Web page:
Death toll rises to 24 in California wildfires
SANTA ROSA, CALIF. — As weary fire crews began to make progress against a firestorm that has killed at least 24 people in Northern California’s wine country, local officials said Thursday that they have begun a grim search for more bodies amid the ashes of burned communities.
At a morning news conference, Sonoma County Sheriff Robert Giordano told reporters that a 14th person was found dead in his county as search crews and cadaver dogs began sifting through debris for the first time Thursday.
“We’re moving into a recovery phase,” Giordano said.
Giordano’s department has received 900 reports of missing people. Of those, 437 people have been located and are safe.
At the same time Thursday, state and local officials expressed optimism that milder-than-expected winds and additional firefighting crews from across California were allowing them to make progress against the worst of the fires.
“We need to hit this thing hard and get it done,” Santa Rosa Fire Chief Tom Gossner told hundreds of firefighters battling the devastating Tubbs fire in Santa Rosa. “It’s time to finish this thing.”
Fire authorities had feared that 40 mph winds predicted for early Thursday morning would further stoke flames and carry embers to residential areas that had so far escaped fire.
But those winds never materialized in the vicinity of Calistoga, where mandatory evacuation orders had forced 5,000 residents from their homes that afternoon. Cal Fire spokesman Richard Cordova said the lull allowed crews to establish 10 percent containment around the 34,200-acre Tubbs fire.
Crews also managed to start a containment line for the 43,000-acre Atlas fire _ good news for Napa residents who were warned Wednesday afternoon that they might have to evacuate eastern sections of town closest to the fire.
“Additional resources are starting to give us the upper hand,” said Cal Fire deputy incident commander Barry Biermann in Napa.
Despite continuing red flag conditions, forecasts called for cooler daytime temperatures and relatively light winds Thursday. Fire authorities were predicting a generally productive day.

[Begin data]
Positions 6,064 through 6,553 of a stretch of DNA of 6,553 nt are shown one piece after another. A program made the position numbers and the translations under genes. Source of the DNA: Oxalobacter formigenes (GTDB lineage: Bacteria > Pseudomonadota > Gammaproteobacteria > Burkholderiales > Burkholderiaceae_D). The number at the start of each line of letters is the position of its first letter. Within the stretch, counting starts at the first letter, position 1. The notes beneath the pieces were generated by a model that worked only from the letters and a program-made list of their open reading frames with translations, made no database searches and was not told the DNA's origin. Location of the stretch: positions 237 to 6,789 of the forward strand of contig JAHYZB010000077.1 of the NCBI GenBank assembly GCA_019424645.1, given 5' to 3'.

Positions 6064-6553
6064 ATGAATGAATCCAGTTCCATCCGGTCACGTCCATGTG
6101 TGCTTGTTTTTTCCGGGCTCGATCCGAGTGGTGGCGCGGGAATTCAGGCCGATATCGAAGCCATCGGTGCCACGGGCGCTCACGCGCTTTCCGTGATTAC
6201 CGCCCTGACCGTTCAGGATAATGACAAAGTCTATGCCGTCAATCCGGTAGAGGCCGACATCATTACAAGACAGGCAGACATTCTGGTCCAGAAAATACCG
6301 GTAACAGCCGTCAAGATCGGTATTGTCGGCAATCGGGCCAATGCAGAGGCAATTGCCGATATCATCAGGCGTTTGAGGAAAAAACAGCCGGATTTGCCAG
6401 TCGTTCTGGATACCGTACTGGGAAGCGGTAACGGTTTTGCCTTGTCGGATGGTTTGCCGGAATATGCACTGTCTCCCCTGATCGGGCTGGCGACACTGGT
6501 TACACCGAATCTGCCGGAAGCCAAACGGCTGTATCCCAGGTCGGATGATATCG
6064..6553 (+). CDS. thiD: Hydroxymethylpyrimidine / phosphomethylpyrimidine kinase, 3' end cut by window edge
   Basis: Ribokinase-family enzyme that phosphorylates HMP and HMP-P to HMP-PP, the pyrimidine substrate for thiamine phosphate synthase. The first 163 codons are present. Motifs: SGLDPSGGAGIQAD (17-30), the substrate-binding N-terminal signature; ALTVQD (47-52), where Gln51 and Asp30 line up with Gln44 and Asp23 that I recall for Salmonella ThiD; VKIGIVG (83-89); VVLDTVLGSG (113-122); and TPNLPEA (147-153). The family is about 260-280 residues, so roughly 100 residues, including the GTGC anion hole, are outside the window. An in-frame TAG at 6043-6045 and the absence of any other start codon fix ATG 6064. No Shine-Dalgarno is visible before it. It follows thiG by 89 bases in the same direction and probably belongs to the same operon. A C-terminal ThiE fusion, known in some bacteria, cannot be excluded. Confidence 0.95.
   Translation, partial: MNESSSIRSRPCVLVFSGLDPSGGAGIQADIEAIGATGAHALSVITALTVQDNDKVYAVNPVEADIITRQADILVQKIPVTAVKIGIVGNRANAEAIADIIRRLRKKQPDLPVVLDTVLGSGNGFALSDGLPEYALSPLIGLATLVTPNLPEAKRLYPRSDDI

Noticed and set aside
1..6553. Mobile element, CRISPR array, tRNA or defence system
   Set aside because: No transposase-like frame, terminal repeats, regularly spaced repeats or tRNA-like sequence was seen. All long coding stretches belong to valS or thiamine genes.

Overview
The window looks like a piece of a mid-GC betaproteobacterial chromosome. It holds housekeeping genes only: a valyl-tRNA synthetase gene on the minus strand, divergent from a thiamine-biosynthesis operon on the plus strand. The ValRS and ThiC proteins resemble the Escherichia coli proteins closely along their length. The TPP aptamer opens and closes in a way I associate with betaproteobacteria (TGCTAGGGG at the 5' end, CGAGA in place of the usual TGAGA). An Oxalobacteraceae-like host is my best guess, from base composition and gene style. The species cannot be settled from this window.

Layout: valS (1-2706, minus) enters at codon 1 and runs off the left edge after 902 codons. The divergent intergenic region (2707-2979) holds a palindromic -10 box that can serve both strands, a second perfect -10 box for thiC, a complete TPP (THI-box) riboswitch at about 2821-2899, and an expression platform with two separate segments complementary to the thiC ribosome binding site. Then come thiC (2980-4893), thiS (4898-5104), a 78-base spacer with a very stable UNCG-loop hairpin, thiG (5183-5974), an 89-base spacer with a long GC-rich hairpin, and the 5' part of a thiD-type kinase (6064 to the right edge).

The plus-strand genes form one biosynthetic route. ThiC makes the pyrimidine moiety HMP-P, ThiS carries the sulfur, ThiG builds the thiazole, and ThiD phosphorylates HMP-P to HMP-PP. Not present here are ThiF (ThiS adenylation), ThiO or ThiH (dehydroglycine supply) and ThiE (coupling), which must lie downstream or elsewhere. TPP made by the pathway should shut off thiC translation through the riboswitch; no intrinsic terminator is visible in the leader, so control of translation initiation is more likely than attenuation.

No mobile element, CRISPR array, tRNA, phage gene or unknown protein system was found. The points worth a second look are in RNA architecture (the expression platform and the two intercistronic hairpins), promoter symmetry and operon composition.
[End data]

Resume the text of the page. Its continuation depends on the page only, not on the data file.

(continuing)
While that forecast may give firefighters hope, tens of thousands of residents throughout the region were still reeling from the devastation.
Beneath choking smokefilled skies that made the morning sun appear deep orange, upscale neighborhoods on the northern edges of Santa Rosa were in ashes, along with gas stations, big box stores and vineyards. Charming country towns of little more than a few antique shops, the post office and a grocery store remained emptied by evacuation orders.
Road closures are turning routine drives into long, circuitous routes across a landscape with fires burning and columns of smoke rising in almost every direction.
“It may be several days or more than a week before people who’ve been displaced can start the process of healing and rebuilding,” said Cal Fire spokesman Richard Cordova. “That cannot happen until we remove all the hazards out there: downed power lines, toppled trees, smoldering hot spots and power outages.”
Thousands of people forced from their homes remain gathered in Red Cross shelters, and some of them still don’t know whether they have a home to return to.
Throughout the region, major highways and country lanes were packed with PG&E trucks aggressively working to restore communications by repairing downed power lines and replacing destroyed telephone poles.
The weaker winds also aided firefighters on the 9,500-acre Partrick fire, but the danger of its pushing into Sonoma and Vineburg remained Thursday.
A man looks on as the flames lay low for the night as the cold seeps into the area, on a vineyard in Sonoma, Calif., on Oct. 9.